First, the Affordable Care Act should be repealed in its entirety and, as you have already pointed out, any prohibition on interstate competition in health insurance also should be repealed. Health care and health care insurance should be left to the market.
Second, all recent thousand-page international trade agreements should be replaced with a single, clearly worded paragraph that allows any U.S. business (or consumer) to trade with any other business (or consumer) anywhere else in the world on terms that are mutually satisfactory. Period.
Third, you or the Congress should immediately remove cannabis (marijuana) from its current Schedule One prohibition status under Federal law; cannabis and drug policy generally should be left entirely to the states. (Ideally the entire Drug War should be scrapped and the production and consumption by adults of any “drug” should be legalized.)
Fourth, the federal minimum wage should either be permanently fixed at its current rate or reduced; legally minimum wages should be left entirely to the states. (Ideally, all minimum wage laws should be repealed since they cause job destruction.)
Fifth, the U.S. corporate tax rate should be reduced so that it is the lowest (not the highest) in the industrial world; ideally, it should be repealed entirely because it constitutes double taxation on shareholders of corporations who also pay income tax on their dividends.
Sixth, the Federal Reserve should be required by law to end all forms of quantitative easing and interest rate regulation now accomplished primarily through open market operations; interest rates for savers and investors should be market determined. In addition, the Federal Reserve’s budget should be determined by Congressional appropriations like that of any other federal department or agency.
And finally, as a long-run solution for our recurring financial problems and economic recessions, replacing the current inflationary paper dollar with alternative monetary arrangements that provide for a sound, market-based commodity money, such as the gold standard, should be seriously considered.
Some of those – the first, second, and fifth – tie in with what The Donald is already saying he’d do if/when elected. Granted, he is running for President, not king; he would have to have Congress pass legislation to put forth his agenda.
The Von Mises list is a good list. It’s a pretty libertarian list, as evidenced by items three, four and six. Enacting all seven items would go a long ways towards setting the tepid economy to rights and, oh, by the way, restoring some semblance of Federalism to our struggling republic.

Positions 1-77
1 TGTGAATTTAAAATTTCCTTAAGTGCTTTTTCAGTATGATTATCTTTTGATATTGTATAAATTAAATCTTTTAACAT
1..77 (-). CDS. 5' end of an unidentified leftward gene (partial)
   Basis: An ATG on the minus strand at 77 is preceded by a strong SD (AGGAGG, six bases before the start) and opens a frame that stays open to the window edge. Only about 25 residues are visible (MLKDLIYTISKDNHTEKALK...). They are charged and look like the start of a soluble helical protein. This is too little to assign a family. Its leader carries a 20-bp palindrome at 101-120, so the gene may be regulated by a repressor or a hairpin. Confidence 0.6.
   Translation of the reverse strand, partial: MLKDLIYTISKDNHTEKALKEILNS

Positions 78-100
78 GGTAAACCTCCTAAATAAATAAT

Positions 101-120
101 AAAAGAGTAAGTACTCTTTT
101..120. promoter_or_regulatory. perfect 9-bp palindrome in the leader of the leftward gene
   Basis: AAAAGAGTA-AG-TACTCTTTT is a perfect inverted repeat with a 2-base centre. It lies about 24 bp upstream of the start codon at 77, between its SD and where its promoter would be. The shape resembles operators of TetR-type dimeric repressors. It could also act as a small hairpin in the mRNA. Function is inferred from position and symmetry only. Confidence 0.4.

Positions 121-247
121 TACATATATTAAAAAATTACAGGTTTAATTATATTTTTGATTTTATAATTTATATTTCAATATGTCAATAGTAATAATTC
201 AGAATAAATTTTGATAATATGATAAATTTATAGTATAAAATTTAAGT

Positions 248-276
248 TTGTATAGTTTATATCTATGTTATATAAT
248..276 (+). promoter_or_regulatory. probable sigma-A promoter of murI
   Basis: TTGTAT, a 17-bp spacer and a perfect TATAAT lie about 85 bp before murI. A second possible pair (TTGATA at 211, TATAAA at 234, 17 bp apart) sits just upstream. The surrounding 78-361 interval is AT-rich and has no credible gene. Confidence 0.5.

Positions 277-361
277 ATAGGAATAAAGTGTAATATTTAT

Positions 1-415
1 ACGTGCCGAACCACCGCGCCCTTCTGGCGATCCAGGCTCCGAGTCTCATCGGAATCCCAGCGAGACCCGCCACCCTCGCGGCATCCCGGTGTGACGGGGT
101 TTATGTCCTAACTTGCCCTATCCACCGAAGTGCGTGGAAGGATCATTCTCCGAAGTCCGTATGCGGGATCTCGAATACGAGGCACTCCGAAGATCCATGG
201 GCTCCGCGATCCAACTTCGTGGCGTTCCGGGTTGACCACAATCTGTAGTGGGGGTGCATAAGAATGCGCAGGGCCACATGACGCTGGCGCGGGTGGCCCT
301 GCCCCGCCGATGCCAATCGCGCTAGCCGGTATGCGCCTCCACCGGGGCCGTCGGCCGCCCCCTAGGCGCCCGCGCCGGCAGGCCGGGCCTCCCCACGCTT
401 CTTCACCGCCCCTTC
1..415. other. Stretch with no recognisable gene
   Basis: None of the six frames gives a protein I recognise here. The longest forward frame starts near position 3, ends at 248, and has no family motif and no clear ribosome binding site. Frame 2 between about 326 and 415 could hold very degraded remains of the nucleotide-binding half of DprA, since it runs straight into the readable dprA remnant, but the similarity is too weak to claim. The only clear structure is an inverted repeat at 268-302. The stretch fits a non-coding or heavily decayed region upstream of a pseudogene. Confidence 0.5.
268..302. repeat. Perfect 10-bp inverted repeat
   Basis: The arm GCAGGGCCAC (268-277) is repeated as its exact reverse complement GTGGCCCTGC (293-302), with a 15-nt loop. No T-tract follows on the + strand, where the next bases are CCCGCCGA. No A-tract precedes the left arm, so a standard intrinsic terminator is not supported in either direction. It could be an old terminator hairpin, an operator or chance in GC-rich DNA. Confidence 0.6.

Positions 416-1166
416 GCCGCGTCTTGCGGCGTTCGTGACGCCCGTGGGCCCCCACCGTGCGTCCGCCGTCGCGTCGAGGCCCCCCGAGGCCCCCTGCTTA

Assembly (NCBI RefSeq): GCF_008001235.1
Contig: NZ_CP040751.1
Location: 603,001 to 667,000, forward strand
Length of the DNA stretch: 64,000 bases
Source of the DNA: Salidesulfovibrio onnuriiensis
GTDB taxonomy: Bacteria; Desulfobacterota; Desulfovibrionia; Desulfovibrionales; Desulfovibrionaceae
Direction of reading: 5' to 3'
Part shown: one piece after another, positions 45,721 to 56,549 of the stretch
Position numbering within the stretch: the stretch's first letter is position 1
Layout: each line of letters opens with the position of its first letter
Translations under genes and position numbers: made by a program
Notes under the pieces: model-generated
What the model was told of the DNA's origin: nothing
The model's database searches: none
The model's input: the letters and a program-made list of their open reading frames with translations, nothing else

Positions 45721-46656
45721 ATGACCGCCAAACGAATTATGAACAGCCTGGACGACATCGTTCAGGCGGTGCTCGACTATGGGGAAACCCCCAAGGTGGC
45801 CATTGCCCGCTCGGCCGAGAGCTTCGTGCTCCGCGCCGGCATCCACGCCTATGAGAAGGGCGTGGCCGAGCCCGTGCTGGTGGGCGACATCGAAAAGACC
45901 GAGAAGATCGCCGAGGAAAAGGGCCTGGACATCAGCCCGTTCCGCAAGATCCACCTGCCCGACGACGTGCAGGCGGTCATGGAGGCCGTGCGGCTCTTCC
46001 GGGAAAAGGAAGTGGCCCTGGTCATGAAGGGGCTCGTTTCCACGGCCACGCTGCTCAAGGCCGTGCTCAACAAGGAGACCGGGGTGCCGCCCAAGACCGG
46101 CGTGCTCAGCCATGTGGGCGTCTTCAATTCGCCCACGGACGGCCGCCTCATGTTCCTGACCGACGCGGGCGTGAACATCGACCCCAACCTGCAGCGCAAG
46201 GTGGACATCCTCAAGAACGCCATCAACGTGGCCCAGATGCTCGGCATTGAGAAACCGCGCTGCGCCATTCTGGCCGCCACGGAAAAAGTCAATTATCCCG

As the saying goes: It’s a good start.
On to the spectacle that is the Trump campaign; the Veepstakes are over. It’s Indiana Governor Mike Pence. Excerpt:
U.S. presidential hopeful Donald Trump on Saturday presented his vice presidential running mate, Indiana Governor Mike Pence, as the man who can unify a fractured Republican party and help him bridge the gap created by the candidate’s outsider status.
In a wide-ranging speech in which he touted his own “landslide” victory in the Republican primaries, Trump cast Pence as a perfect complement for the White House: a veteran of government, a man with a Midwestern sensibility and strong Republican credentials as a job creator and budget balancer.
“Indiana Governor Mike Pence was my first choice, I’ve admired the work he’s done, especially in the state of Indiana,” Trump said at an event in New York City.
“And one of the reasons is party unity, so many people have said, party unity. Because I’m an outsider,” he added in explaining his decision.
Trump and Pence made their debut just two days before the beginning of the Republican National Convention in Cleveland, where delegates from around the country will convene to officially nominate the pair as their party’s ticket for the Nov. 8 election.
It’s an interesting choice; not the one I would have made, but interesting (I’d have rather seen a young libertarian like Rand Paul.)
Pros: Pence brings a solid economic track record from his one term in Indiana, added to a solid hold-the-line record from twelve years in the House of Representatives. He is a Tea Party favorite, and that wing of the GOP still has a lot of pull.
Cons: It’s an odd combination with the outspoken and charismatic Trump; Pence is, by comparison, staid and (at least in his acceptance speech Saturday) comes off as rather dull. Perhaps The Donald thought that Pence would bring some gravitas to the ticket, but the staid Pence against a young Democrat firebrand in the one Veep debate may not end well.
Mixed bags: He is a staunch social-issues conservative. That will help the ticket with some remaining evangelicals who are skeptical of the serial-monogamist Trump, but will alienate a number of younger voters to whom the traditional social conservative stances on abortion and gay rights are a turn off.
As I said, it’s an interesting choice. It remains, I think, The Donald’s race to lose. Her Imperial Majesty’s poll numbers are slowly dropping, and we aren’t even into the nasty season yet. It’s going to be an interesting autumn.